Detailers can be forgiven if they believe auto designers and consumers are in a never-ending battle with them. Designers continue packing vehicles with every sort of electronic and other accessory that must be cleaned around. Consumers continue “living out” their lives everyway possible in their vehicles, turning them into mobile cafes, coffee shops, work stations, kid zones and pet haulers. OEMs have responded with fabric protectors that do a good job of repelling most spills, but holding back a never-ending wave of coffee, juice, grease, etc. spills is a losing proposition.

Once again, detailing providers have updated their product lines with great solutions that also are quite affordable.

Get the attachments. Shop vacs are fine for sweeping up practically everything that can be dropped onto an interior, but often they need a little help. If your using the same attachment to clean the entire interior, you’re missing a lot of dust and dirt. Instead, purchase a set of attachments and brushes that can fit into all areas, every nook, of the vehicles, especially around vents and electronics where dust can settle. A couple of extra dollars and minutes spent here make a noticeable difference and cut down on the time you’ll spend cleaning up by hand.

Put water to work. Many foam cannon/guns also are designed for interior cleaning. This is a nice extra since the best way to clean carpets and fabrics is with water (particularly hot water) and soap. Foam cannons/guns frequently promise to dry in just seconds after application.

Hot water extractors are great alternatives. In cases where stains are worn in or run deeply into carpeting, they can be the best option. Regardless of how you clean with water, don’t forget to target the pedals and the entire driver foot area. This is where detailers can practically destroy the impression may have so far created. Imagine being a vehicle owner looking into a freshly repaired and detailed vehicle only to notice that above the paper floor mats the gas and brake pedals have dirt ground into them. Use your brushes, water equipment and a little effort to work out this issue. Note that there are now cleaners designed for pedals that will dry without leaving a slick coating.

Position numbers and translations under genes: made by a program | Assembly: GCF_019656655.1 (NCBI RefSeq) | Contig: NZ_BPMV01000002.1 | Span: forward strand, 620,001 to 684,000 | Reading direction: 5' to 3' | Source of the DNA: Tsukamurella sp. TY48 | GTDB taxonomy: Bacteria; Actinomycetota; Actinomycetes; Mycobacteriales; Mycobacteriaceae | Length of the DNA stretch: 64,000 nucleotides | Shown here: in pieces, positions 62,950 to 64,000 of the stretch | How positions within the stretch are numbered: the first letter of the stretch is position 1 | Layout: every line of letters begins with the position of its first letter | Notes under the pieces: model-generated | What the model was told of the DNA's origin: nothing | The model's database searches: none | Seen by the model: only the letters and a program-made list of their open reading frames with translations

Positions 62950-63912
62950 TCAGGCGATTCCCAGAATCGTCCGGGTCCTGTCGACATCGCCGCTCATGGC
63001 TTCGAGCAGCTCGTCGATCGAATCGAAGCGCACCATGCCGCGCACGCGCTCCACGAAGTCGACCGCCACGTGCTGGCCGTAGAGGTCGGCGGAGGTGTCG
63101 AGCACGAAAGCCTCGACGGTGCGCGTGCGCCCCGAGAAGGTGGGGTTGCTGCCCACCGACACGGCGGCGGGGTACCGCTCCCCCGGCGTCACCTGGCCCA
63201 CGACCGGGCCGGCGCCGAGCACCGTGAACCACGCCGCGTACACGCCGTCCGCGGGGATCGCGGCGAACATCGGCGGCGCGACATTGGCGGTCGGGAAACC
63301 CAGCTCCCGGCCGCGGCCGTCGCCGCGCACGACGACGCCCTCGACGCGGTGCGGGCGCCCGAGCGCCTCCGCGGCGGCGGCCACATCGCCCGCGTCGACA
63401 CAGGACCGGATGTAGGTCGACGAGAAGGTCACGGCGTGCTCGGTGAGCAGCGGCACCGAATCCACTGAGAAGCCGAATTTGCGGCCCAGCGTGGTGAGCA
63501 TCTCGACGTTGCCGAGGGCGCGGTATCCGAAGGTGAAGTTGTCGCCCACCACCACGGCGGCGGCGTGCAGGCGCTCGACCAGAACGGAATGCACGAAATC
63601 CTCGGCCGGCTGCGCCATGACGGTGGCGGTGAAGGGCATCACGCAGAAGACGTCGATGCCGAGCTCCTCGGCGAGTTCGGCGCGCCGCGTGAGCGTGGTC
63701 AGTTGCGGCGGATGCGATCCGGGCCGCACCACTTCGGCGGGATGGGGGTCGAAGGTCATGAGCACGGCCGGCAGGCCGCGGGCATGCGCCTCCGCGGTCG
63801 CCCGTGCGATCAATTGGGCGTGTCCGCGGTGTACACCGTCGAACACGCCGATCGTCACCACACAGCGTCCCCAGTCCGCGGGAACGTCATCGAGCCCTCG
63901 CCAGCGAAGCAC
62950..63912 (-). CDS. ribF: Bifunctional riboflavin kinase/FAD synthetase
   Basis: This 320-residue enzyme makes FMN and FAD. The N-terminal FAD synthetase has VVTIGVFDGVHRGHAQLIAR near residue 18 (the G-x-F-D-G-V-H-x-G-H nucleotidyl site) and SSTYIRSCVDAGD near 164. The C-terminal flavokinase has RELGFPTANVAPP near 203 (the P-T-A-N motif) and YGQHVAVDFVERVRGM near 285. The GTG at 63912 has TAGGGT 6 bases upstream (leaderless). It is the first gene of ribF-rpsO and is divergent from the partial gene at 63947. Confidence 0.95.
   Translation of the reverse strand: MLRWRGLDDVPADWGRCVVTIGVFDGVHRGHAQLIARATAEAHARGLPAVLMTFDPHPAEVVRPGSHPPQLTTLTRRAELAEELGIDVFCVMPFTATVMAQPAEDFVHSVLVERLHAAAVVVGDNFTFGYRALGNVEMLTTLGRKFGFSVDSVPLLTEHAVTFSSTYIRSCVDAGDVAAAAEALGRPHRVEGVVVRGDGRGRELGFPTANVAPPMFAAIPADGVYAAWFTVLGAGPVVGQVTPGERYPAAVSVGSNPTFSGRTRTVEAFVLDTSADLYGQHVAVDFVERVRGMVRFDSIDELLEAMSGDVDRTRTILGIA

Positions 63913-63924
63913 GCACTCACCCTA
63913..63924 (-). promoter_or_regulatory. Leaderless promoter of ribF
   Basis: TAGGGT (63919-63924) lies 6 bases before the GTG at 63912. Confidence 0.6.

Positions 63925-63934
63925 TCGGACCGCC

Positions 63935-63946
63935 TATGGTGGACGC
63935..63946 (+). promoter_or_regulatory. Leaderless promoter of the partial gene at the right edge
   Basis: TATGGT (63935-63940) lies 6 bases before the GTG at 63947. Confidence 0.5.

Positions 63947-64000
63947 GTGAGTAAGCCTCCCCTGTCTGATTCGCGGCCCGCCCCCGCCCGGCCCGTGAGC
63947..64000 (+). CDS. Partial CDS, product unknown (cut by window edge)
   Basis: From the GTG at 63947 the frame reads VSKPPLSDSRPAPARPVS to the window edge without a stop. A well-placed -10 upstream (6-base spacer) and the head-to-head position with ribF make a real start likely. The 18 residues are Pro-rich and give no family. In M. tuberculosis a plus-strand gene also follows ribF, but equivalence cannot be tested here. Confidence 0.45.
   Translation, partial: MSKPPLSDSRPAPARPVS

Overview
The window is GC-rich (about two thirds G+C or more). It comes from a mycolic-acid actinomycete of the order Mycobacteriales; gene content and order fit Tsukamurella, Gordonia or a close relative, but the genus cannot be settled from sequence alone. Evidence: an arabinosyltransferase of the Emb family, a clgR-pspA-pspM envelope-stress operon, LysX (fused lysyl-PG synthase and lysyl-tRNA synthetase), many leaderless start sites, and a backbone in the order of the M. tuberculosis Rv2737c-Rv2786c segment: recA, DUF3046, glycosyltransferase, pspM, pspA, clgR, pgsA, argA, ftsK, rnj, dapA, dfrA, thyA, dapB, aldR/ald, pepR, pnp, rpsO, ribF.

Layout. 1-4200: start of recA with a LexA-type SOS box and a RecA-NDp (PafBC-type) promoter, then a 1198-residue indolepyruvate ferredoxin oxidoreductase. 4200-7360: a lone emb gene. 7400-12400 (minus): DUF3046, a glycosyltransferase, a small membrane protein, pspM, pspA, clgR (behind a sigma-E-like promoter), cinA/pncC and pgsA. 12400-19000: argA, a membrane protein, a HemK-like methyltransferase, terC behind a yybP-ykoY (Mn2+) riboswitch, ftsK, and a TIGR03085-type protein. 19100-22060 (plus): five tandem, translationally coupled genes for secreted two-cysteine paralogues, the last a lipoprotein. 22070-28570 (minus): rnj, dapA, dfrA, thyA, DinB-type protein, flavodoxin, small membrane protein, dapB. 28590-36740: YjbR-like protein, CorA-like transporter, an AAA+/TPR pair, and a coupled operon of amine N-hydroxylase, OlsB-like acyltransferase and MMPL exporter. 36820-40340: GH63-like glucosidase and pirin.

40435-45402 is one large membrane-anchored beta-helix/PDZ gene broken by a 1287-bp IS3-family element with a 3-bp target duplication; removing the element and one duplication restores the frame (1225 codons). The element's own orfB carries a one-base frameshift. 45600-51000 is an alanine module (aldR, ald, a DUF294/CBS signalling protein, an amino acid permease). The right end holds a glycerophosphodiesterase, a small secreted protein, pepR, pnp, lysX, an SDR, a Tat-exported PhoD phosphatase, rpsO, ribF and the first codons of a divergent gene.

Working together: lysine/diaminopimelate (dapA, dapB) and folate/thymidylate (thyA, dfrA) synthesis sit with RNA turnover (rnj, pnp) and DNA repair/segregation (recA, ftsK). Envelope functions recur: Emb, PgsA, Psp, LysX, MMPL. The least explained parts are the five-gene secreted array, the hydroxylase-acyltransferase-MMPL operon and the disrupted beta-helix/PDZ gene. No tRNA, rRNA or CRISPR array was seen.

Knock the smell out. Even after a vehicle interior has been thoroughly cleaned, the interior may not smell clean. Odors from smoke and contaminants spread via the vehicle climate system, along with pet and people smells, along with mold and mildew, can linger after the vehicle has been cleaned. Some shops try to compensate with the traditional hanging air freshener. Don’t be these shops. Turn again to the latest detailing technology – for example, cleaners with deodorizing agents, chlorine dioxide products and odor “bombs.” These products can be applied directly to the interior or, in some cases, circulated through the climate system.

Important to note – don’t wait to address odor issue until after the interior is cleaned. Many of these products should be used as you clean. Some interior cleaners provide deodorizing properties to knock out bad smells as they remove stains. Once these products have done their job and the vehicle smells as great as it looks, then you can turn to a friendly hanging freshener (maybe even one that advertises your shop).

Of course, the benefits provided by any of these products can be upsold to customers as part of detailing packages. That’s the beauty of detailing. It’s a very necessary part of your business that can be incorporated and marketed any number of ways. With detailing companies evolving their offerings every year, you can change, grow and build revenue with them. Appearances matter.

About the Author

Tim Sramcik

Tim Sramcik began writing for ABRN over 20 years ago. He has produced numerous news, technical and feature articles covering virtually every aspect of the collision repair market. In 2004, the American Society of Business Publication Editors recognized his work with two awards. Srmcik also has written extensively for Motor Ageand Aftermarket Business. Connect with Sramcik on LinkedIn and see more of his work on Muck Rack.